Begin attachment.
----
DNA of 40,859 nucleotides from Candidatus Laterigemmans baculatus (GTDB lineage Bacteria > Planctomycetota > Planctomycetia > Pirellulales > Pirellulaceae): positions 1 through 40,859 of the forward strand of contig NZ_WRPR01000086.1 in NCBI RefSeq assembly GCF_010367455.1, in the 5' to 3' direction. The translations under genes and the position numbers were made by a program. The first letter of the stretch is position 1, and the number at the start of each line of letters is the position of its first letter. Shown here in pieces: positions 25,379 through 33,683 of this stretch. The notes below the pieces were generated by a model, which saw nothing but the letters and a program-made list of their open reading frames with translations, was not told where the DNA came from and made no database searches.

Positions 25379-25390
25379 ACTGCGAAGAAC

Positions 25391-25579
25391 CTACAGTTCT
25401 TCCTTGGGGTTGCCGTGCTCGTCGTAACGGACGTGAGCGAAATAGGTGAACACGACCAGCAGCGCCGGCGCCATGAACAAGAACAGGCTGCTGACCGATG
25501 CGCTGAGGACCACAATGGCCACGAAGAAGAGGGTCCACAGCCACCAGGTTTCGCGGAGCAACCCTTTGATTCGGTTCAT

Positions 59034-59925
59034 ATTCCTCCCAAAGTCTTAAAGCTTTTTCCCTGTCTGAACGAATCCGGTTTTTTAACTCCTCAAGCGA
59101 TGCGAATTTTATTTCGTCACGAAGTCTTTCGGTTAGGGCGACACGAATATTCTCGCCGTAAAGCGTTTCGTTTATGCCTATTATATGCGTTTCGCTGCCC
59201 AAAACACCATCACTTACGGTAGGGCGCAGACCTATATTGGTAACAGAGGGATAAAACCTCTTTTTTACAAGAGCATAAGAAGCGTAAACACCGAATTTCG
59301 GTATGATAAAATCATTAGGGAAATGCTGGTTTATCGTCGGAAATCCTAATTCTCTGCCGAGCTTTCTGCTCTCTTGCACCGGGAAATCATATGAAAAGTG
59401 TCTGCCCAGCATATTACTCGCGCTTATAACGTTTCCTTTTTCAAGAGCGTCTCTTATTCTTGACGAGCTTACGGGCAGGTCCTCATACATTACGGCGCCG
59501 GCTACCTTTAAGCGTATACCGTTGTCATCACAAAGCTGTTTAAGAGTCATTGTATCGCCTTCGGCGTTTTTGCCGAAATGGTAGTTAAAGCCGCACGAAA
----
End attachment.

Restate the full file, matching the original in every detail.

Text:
DNA of 40,859 nucleotides from Candidatus Laterigemmans baculatus (GTDB lineage Bacteria > Planctomycetota > Planctomycetia > Pirellulales > Pirellulaceae): positions 1 through 40,859 of the forward strand of contig NZ_WRPR01000086.1 in NCBI RefSeq assembly GCF_010367455.1, in the 5' to 3' direction. The translations under genes and the position numbers were made by a program. The first letter of the stretch is position 1, and the number at the start of each line of letters is the position of its first letter. Shown here in pieces: positions 25,379 through 33,683 of this stretch. The notes below the pieces were generated by a model, which saw nothing but the letters and a program-made list of their open reading frames with translations, was not told where the DNA came from and made no database searches.

Positions 25379-25390
25379 ACTGCGAAGAAC

Positions 25391-25579
25391 CTACAGTTCT
25401 TCCTTGGGGTTGCCGTGCTCGTCGTAACGGACGTGAGCGAAATAGGTGAACACGACCAGCAGCGCCGGCGCCATGAACAAGAACAGGCTGCTGACCGATG
25501 CGCTGAGGACCACAATGGCCACGAAGAAGAGGGTCCACAGCCACCAGGTTTCGCGGAGCAACCCTTTGATTCGGTTCAT

Positions 59034-59925
59034 ATTCCTCCCAAAGTCTTAAAGCTTTTTCCCTGTCTGAACGAATCCGGTTTTTTAACTCCTCAAGCGA
59101 TGCGAATTTTATTTCGTCACGAAGTCTTTCGGTTAGGGCGACACGAATATTCTCGCCGTAAAGCGTTTCGTTTATGCCTATTATATGCGTTTCGCTGCCC
59201 AAAACACCATCACTTACGGTAGGGCGCAGACCTATATTGGTAACAGAGGGATAAAACCTCTTTTTTACAAGAGCATAAGAAGCGTAAACACCGAATTTCG
59301 GTATGATAAAATCATTAGGGAAATGCTGGTTTATCGTCGGAAATCCTAATTCTCTGCCGAGCTTTCTGCTCTCTTGCACCGGGAAATCATATGAAAAGTG
59401 TCTGCCCAGCATATTACTCGCGCTTATAACGTTTCCTTTTTCAAGAGCGTCTCTTATTCTTGACGAGCTTACGGGCAGGTCCTCATACATTACGGCGCCG
59501 GCTACCTTTAAGCGTATACCGTTGTCATCACAAAGCTGTTTAAGAGTCATTGTATCGCCTTCGGCGTTTTTGCCGAAATGGTAGTTAAAGCCGCACGAAA